U.S. Rep. Peter Welch has joined a growing movement to help end the partisan gridlock that has plagued Washington for far too long.
The Vermont Congressman is one of the 26 founding members of Problem Solvers, a new bipartisan, bicameral group of lawmakers that was created by No Labels, a growing citizens’ movement launched in December 2010 to change Washington attitudes and make Congress work.
As No Labels says on its website, Democrats and Republicans have organized themselves into warring clans that value defeating the other side over even the most basic acts of governing, like passing a budget on time or confirming competent people to staff our courts and the President’s Cabinet. There is common ground between the parties, but they refuse to even try to find it. In most negotiations, when the other side embraces your idea, it is called agreement. In Washington, it is called selling-out, or even treason.
The Problem Solvers will work from within Congress to reform its operations and advance legislation on practical policy issues that cut across party lines to address some of the nation’s pressing challenges, Welch said in a press release. The Congressman is advocating that the group focus on energy efficiency, infrastructure investments, and mortgage relief for middle class homeowners. The group will hold regular meetings to build bipartisan relationships, recruit new members and develop legislation and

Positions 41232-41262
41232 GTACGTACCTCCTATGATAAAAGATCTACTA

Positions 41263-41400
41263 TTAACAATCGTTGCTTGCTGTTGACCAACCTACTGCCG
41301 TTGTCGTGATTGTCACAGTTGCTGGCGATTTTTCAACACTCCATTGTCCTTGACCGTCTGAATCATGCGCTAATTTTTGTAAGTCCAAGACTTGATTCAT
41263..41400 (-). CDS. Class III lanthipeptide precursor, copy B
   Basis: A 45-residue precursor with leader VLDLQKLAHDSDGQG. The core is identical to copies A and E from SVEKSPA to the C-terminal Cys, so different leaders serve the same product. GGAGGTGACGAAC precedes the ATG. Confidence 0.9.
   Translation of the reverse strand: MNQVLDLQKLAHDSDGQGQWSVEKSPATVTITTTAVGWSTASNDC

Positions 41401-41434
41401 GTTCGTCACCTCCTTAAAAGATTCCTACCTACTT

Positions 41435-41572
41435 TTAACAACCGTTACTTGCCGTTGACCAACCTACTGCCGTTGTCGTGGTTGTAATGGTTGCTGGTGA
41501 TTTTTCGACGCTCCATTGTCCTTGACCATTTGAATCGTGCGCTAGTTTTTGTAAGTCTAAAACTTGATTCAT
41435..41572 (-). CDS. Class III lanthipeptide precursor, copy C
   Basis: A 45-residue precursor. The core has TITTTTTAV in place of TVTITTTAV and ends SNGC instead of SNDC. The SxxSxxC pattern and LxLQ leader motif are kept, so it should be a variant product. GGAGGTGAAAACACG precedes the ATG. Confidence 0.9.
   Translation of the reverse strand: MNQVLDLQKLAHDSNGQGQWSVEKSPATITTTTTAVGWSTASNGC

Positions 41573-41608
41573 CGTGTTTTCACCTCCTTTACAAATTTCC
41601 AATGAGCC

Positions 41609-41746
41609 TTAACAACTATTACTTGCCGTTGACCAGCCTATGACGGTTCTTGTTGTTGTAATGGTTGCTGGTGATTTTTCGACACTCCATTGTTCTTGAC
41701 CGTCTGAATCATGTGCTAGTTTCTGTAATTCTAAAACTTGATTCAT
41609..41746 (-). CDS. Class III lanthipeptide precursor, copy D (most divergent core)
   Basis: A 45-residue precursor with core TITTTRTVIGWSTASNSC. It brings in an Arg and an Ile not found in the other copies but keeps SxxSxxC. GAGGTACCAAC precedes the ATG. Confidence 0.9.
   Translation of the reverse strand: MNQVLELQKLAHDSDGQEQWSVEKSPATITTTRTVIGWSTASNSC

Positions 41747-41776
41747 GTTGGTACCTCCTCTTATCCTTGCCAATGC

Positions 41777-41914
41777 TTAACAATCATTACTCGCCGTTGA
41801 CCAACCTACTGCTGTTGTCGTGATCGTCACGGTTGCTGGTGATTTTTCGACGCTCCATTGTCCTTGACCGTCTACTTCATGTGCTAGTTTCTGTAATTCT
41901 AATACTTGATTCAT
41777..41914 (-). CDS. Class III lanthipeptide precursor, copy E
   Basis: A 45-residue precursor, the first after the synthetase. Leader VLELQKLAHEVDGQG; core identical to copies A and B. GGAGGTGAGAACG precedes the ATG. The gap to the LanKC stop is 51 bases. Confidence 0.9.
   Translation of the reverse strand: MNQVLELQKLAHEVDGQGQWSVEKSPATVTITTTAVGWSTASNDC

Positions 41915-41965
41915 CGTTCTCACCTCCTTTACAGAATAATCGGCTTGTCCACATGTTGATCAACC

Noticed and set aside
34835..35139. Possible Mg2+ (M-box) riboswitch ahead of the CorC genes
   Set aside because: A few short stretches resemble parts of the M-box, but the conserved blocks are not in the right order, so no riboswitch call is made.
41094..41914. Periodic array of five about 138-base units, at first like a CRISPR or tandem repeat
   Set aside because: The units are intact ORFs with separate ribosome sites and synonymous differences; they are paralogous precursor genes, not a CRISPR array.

"Vermonters have a tradition of practical and civil problem solving rather than ideological warfare," Welch said in a statement. "We know that working together is the only way to achieve durable solutions because doing so gives people confidence that we will get things more right than wrong and that we’ll be willing to make right what we do get wrong. We need that same attitude in Washington. We have to be willing to work across the aisle to make progress on the serious challenges facing our country."
That all sounds well and good, but it won’t be easy. The partisanship divide in Washington is so deeply entrenched and the bitterness between the warring parties so palatable that at this point it seems like it would take a minor miracle to bring the two sides together on even the most basic issues. And unfortunately the problems facing our nation -- the national debt, the sluggish economy, gun violence, energy independence and climate change, to name a few -- are quite vexing, to say the least.
However, while these are difficult challenges they are not insurmountable, provided our political leaders can put their own stubbornness and selfish interests aside to reach across the aisle and do what’s best for the country.
That sounds exactly like what Welch and the other Problem Solvers are trying to do. We wish them all the luck; they’re going to need it.